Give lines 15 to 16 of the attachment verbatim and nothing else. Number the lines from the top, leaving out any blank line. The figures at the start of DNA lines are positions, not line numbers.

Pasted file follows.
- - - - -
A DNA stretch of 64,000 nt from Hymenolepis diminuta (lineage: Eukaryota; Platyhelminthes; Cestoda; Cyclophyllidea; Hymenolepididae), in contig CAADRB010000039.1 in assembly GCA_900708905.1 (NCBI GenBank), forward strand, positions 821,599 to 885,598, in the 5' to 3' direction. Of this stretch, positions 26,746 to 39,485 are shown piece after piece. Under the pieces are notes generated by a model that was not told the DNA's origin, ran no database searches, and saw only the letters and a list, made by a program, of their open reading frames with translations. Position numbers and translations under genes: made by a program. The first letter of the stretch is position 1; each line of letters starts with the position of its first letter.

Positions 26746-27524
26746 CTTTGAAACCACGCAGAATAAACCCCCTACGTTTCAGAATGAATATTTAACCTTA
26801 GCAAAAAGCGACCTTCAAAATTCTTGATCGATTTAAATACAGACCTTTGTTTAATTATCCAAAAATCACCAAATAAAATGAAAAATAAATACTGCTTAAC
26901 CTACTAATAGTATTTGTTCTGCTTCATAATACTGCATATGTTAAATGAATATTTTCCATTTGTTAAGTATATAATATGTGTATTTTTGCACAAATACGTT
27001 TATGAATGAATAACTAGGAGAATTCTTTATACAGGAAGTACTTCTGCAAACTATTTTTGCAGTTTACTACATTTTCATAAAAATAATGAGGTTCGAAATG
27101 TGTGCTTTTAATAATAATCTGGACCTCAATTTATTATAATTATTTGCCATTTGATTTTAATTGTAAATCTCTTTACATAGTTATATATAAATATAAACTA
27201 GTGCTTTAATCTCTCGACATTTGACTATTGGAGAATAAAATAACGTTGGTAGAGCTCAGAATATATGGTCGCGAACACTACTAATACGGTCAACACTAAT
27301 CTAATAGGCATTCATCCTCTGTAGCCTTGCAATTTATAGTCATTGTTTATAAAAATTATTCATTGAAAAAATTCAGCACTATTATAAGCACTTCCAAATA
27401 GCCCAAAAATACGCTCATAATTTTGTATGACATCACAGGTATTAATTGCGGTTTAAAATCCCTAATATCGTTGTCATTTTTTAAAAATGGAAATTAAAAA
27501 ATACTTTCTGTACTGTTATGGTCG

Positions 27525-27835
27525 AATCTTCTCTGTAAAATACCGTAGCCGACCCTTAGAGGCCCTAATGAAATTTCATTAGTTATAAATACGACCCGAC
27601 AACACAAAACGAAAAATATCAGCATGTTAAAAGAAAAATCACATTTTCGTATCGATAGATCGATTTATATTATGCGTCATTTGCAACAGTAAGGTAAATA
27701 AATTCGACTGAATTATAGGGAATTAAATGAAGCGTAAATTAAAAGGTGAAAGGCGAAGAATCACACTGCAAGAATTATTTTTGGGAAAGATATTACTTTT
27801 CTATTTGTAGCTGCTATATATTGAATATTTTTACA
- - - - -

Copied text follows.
27701 AATTCGACTGAATTATAGGGAATTAAATGAAGCGTAAATTAAAAGGTGAAAGGCGAAGAATCACACTGCAAGAATTATTTTTGGGAAAGATATTACTTTT
27801 CTATTTGTAGCTGCTATATATTGAATATTTTTACA